Theresa May denies climbdown on customs union policy

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She said these were that Britain should have its own trade policy with the rest of the world, should have frictionless trade with the European Union and that there be no "hard border" with Ireland.

Anti-Brexit demonstrators wave EU and Union flags outside the Houses of Parliament in London, Britain, January 30, 2018.

In that sense, officials close to the negotiations suggest that Britain would, in any case, need to seek an extension to membership of the Customs Union, or quickly create a new arrangement that can swiftly mirror what now exists.

The Telegraph newspaper said Britain would tell Brussels it was prepared to stay in the union beyond the end of a post-Brexit transition period in 2020.

U.K. Prime Minister Theresa May is preparing a plan to solve the Irish border problem by keeping some European Union customs rules for years after Brexit, according to people familiar with the matter.

The EU and Dublin insist the treaty must lock in a backstop arrangement in case future customs arrangements do not remove the need for controls on the intra-Irish border.

A planned agreement allowing Irish students to continue to qualify for home fee status and student loan funding in the United Kingdom after Brexit is "discriminatory" and could imperil the UK's continued participation in European Union higher education programmes, experts have warned.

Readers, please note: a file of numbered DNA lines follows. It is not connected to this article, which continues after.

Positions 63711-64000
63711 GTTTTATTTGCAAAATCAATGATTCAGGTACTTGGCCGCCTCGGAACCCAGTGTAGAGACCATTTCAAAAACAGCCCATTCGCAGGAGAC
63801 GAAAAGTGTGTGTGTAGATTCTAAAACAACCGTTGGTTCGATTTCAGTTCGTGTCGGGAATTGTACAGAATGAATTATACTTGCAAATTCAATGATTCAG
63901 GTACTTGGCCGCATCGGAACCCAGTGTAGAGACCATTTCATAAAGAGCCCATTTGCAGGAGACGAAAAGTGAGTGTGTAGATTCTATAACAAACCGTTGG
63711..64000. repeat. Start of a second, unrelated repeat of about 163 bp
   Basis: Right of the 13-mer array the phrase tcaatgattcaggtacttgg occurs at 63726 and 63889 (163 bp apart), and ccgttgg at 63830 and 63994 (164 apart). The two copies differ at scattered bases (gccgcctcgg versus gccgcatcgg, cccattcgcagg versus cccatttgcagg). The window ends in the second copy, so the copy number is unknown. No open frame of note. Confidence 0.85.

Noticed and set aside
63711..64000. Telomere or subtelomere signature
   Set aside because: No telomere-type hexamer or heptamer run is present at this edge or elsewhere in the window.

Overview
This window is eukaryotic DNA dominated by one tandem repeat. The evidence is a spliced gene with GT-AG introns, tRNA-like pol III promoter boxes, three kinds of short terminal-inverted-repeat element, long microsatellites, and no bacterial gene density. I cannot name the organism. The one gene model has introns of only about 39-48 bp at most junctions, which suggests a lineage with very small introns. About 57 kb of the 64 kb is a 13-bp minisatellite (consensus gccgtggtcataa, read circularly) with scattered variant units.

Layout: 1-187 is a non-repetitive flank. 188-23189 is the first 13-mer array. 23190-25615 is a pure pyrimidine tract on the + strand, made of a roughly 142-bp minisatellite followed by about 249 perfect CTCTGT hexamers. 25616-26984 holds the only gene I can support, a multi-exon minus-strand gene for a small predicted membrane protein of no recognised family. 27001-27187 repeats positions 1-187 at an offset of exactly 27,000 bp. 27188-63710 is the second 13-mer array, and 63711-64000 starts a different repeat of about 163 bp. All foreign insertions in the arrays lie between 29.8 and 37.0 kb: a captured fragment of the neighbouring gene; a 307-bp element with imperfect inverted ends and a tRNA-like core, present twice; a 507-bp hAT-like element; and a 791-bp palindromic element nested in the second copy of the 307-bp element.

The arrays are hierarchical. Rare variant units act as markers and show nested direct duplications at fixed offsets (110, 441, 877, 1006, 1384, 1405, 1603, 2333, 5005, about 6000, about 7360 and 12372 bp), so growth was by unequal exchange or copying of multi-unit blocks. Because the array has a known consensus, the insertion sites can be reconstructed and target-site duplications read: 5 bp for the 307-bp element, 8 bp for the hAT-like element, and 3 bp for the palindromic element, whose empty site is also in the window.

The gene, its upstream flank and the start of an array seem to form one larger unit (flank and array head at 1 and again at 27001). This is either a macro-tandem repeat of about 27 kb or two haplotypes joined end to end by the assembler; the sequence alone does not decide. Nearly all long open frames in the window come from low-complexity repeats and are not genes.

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Leo Varadkar met with Mrs May in Bulgaria on Thursday as part of a Western Balkans summit in the Bulgarian capital.

Meanwhile, the British cabinet continues to clash over the options open for a Northern Ireland-only agreement with the EU.

May was eager to find out what sort of response she can expect when European Union leaders assess progress on the Irish border issue at their summit in June, a senior European Union official said, asking not to be named because the discussions were private.

One of the 15 amendments that the Lords attached to the EU withdrawal bill calls for the government to explain what it is doing to remain in the (or a) customs union with the EU. The Irish Government has made it clear that it will veto a transitional deal if a hard border is imposed between it and Northern Ireland.

"The deadline, of course, for the withdrawal agreement is October - but if we're not making real, substantial progress by June, then we need to seriously question whether we're going to have a withdrawal agreement at all".

Addressing the problem of a potential hard border would "require more than just customs", the Taoiseach said. They are reinforced by HMRC signalling that neither of the options on the Cabinet table, a customs partnership or "max fac" could be ready by the end of 2020.

"Today's failure highlights the deep division at the heart of Government on the most basic of issues".

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